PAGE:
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Archive for the ‘Gmail’ Category


Major tech firms including Google, Facebook and Microsoft have teamed together to fight email phishing scams. Members say the partnership will lead to better email security and protect users and tech brands from fraudulent messages.

The group, which calls itself DMARC – for Domain-based Message Authentication, Reporting & Conformance — says it wants to help reduce email abuse by standardizing how email receivers perform authentication. Now, email senders will get consistent authentication results for their messages at Gmail, Hotmail, AOL and any other email receiver using DMARC.

Email phishing scams are messages designed to trick recipients into providing personal information by replying to the messages or clicking on links. The emails look like they come from a legitimate sender, often featuring brand logos and mimicking the format and language of authentic messages.

With the rise of social media and e-commerce sites, spammers and phishers have "a tremendous financial incentive" to compromise user accounts, leading to theft of passwords, bank account information and credit card numbers, DMARC said.

"Email is easy to spoof and criminals have found spoofing to be a proven way to exploit user trust of well-known brands," the group said. "Simply inserting the logo of a well-known brand into an email gives it instant legitimacy with many users."

Other companies involved in DMARC include Bank of America, LinkedIn, PayPal and Yahoo.


Shopping tips for protecting personal information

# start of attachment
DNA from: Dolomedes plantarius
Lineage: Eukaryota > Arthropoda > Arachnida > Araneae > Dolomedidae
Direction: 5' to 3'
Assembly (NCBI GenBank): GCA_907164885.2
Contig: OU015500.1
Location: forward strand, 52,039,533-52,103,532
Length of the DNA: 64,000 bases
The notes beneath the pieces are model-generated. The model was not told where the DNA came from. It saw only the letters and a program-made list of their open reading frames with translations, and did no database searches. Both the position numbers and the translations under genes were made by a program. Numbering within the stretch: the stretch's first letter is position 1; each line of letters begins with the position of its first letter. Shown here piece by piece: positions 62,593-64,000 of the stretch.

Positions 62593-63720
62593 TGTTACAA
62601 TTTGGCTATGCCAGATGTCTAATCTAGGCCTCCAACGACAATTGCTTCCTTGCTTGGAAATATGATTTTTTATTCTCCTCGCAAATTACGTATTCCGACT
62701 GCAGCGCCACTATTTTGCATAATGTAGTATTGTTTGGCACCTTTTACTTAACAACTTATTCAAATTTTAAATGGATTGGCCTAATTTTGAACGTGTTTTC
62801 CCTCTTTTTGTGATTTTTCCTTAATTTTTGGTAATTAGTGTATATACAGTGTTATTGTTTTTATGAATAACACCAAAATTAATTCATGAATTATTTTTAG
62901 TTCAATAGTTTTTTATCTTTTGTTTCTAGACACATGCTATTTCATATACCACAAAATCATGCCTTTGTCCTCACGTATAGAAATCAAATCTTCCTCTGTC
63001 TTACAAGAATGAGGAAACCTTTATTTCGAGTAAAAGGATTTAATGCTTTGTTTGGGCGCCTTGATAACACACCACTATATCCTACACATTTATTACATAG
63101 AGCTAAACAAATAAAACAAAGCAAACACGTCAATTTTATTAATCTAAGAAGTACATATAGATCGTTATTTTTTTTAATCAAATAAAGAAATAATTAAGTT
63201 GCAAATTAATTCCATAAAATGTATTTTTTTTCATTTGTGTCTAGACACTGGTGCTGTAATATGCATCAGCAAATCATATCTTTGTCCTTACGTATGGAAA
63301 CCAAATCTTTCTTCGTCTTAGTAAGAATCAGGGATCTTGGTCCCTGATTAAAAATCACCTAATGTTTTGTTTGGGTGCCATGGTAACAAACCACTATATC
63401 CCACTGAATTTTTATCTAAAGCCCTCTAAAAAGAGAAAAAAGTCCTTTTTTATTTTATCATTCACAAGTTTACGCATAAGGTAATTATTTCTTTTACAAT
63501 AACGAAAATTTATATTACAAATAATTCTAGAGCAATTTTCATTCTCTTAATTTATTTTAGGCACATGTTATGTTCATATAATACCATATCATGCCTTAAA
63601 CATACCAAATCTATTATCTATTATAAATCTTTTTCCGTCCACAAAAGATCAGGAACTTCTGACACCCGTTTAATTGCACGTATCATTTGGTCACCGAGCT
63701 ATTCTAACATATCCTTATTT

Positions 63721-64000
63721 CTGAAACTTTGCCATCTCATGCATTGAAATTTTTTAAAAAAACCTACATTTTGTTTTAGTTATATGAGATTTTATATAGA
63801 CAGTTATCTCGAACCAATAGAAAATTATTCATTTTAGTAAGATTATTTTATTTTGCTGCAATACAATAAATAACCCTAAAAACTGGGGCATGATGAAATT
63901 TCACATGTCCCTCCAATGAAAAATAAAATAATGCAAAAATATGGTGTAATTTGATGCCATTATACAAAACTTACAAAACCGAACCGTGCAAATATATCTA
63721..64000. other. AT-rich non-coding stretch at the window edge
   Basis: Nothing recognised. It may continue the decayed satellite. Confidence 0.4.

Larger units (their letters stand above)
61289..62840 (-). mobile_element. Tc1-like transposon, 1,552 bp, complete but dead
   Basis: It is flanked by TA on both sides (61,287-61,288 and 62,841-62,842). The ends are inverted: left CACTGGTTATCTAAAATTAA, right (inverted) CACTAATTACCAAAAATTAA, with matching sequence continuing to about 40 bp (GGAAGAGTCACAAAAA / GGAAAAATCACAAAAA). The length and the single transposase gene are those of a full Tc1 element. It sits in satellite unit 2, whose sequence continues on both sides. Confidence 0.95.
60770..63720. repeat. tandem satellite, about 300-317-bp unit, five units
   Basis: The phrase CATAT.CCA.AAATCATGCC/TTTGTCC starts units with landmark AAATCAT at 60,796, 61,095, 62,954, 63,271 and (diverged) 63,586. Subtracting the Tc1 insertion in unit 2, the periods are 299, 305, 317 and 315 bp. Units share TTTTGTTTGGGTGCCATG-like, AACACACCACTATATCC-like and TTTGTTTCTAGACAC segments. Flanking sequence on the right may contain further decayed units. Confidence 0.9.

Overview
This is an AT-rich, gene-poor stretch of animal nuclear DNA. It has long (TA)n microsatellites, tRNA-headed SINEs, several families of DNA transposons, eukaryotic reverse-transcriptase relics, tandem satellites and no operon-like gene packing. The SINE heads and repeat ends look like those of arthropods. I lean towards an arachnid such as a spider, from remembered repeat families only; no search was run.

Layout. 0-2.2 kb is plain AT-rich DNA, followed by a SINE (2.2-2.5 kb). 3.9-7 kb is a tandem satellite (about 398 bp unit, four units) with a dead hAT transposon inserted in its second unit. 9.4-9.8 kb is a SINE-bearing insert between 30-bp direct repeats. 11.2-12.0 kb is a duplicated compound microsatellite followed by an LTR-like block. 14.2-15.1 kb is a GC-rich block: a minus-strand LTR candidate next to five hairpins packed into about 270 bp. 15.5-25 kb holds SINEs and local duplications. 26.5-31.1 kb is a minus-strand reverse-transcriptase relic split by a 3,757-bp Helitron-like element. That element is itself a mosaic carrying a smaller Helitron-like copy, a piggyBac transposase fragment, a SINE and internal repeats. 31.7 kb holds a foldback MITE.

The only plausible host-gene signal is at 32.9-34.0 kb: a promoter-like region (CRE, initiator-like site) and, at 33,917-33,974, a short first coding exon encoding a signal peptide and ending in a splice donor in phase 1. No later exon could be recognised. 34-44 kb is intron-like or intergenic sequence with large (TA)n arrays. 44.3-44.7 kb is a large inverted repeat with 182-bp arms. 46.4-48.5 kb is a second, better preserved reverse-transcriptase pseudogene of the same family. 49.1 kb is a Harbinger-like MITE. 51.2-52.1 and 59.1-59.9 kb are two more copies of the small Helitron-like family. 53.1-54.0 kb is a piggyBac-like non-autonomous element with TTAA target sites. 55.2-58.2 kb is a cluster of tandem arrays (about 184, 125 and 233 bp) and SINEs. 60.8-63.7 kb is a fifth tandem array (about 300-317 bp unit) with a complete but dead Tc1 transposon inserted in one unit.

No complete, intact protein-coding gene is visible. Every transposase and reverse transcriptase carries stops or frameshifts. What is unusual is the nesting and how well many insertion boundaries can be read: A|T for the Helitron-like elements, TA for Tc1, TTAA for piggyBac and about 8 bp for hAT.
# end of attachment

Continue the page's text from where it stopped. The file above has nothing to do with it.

Hackers infiltrated personal Gmail accounts, Google says

New Justice Department unit to fight tech crimes, identity theft

– Andrea Chang

Image: Screen shot of the companies involved in DMARC. Credit: DMARC

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Google plans to merge more user data across its products

posted by Technology @ 3:05 PM
Tuesday, January 24, 2012

Google is alerting hundreds of millions of users of its products that it's changing the way it treats users' data, combining even more information it knows about them from all of its products, from Gmail to YouTube.

The Internet search giant is putting a notice on its home page and sending emails to users starting Tuesday. Google says the changes will give users a better, more consistent experience on Google products and will help advertisers better reach users who are interested in their products and services.

The changes to Google's privacy policy and terms of service take effect March 1. They remove legal hurdles Google had faced in combining information from certain properties such as YouTube or search history.

Google said the new privacy policy responds to demands from regulators around the globe that users have a simpler, more concise way to understand what Google does with their information. Right now users have to navigate a complex web of privacy policies and terms of service for different Google products.

Google says it's been combining information it gleans about users logged into Google for years to tailor search results and ads to their interests. Now it will be able to do that even more broadly. For example, if you search for skateboard tricks on Google and then hop over to YouTube, the video sharing site will recommend offerings from skateboard pro Tony Hawk.

Google says users can still control their information through the privacy dashboard and the Ads Preferences Manager.

Google says it's helping users. But it’s also clearly helping itself, said Danny Sullivan, editor of

"This may cause more critics to complain that there is no escaping the clutches of Google," Sullivan said.

And it could throw more fuel on the already heated controversy over Google's recently launched Google Search plus Your World feature which combined information from Google+ into search results.

Under the leadership of Chief Executive Larry Page, Google has moved more aggressively to use its position as the dominant Internet company to promote its Google+ social network.

It's looking to slow the momentum of Facebook and to use personal data from Google+ and other Google products to improve search, maps and ads.